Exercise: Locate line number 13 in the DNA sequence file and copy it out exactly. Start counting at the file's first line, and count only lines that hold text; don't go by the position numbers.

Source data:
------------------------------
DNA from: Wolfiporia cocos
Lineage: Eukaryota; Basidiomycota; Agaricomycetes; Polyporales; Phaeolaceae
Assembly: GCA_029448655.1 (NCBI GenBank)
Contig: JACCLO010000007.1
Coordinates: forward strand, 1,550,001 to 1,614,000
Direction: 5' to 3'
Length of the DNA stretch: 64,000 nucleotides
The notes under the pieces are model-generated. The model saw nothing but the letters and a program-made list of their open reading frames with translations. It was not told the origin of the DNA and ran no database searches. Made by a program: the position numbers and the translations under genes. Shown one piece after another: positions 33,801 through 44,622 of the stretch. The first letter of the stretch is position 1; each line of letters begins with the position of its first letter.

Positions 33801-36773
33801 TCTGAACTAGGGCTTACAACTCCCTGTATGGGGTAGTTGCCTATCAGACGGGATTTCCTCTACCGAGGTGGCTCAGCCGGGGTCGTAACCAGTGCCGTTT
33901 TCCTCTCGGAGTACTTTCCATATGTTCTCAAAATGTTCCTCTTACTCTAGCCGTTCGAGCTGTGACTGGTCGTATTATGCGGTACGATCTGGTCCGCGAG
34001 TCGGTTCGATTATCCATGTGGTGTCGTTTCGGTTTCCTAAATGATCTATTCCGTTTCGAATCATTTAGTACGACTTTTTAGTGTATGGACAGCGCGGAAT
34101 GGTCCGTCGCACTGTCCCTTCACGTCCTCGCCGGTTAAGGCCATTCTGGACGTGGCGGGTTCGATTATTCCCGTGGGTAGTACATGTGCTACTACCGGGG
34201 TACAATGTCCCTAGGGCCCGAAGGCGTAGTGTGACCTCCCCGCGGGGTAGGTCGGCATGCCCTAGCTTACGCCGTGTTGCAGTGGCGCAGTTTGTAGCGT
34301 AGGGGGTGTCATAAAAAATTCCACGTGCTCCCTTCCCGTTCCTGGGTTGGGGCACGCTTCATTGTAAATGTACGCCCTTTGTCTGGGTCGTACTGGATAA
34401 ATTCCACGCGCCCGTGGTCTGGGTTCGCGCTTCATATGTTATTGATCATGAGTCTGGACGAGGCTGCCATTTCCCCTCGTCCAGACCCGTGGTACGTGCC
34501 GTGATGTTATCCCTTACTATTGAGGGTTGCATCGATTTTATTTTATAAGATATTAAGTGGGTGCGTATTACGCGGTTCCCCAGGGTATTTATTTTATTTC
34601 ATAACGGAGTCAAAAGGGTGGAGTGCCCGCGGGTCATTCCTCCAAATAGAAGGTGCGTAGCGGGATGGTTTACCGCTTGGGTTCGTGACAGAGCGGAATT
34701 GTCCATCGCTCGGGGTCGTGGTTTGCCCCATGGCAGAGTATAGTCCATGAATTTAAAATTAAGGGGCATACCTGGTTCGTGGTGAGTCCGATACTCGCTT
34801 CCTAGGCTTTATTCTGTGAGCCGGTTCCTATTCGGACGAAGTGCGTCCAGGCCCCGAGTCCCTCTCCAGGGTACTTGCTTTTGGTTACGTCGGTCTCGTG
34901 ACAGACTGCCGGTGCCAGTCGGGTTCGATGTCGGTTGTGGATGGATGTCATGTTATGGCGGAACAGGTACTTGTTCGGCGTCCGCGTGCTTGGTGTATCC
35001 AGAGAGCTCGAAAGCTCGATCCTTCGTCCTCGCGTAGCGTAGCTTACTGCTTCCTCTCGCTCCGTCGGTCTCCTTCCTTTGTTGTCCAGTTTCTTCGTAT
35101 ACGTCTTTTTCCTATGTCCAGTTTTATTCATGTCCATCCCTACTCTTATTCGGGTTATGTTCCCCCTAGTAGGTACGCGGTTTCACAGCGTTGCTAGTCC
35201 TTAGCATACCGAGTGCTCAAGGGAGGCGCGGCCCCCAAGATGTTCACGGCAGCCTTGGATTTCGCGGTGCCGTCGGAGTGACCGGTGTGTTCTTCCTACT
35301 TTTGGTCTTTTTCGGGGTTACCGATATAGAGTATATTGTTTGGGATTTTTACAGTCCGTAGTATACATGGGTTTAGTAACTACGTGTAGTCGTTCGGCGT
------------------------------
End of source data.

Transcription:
34101 GGTCCGTCGCACTGTCCCTTCACGTCCTCGCCGGTTAAGGCCATTCTGGACGTGGCGGGTTCGATTATTCCCGTGGGTAGTACATGTGCTACTACCGGGG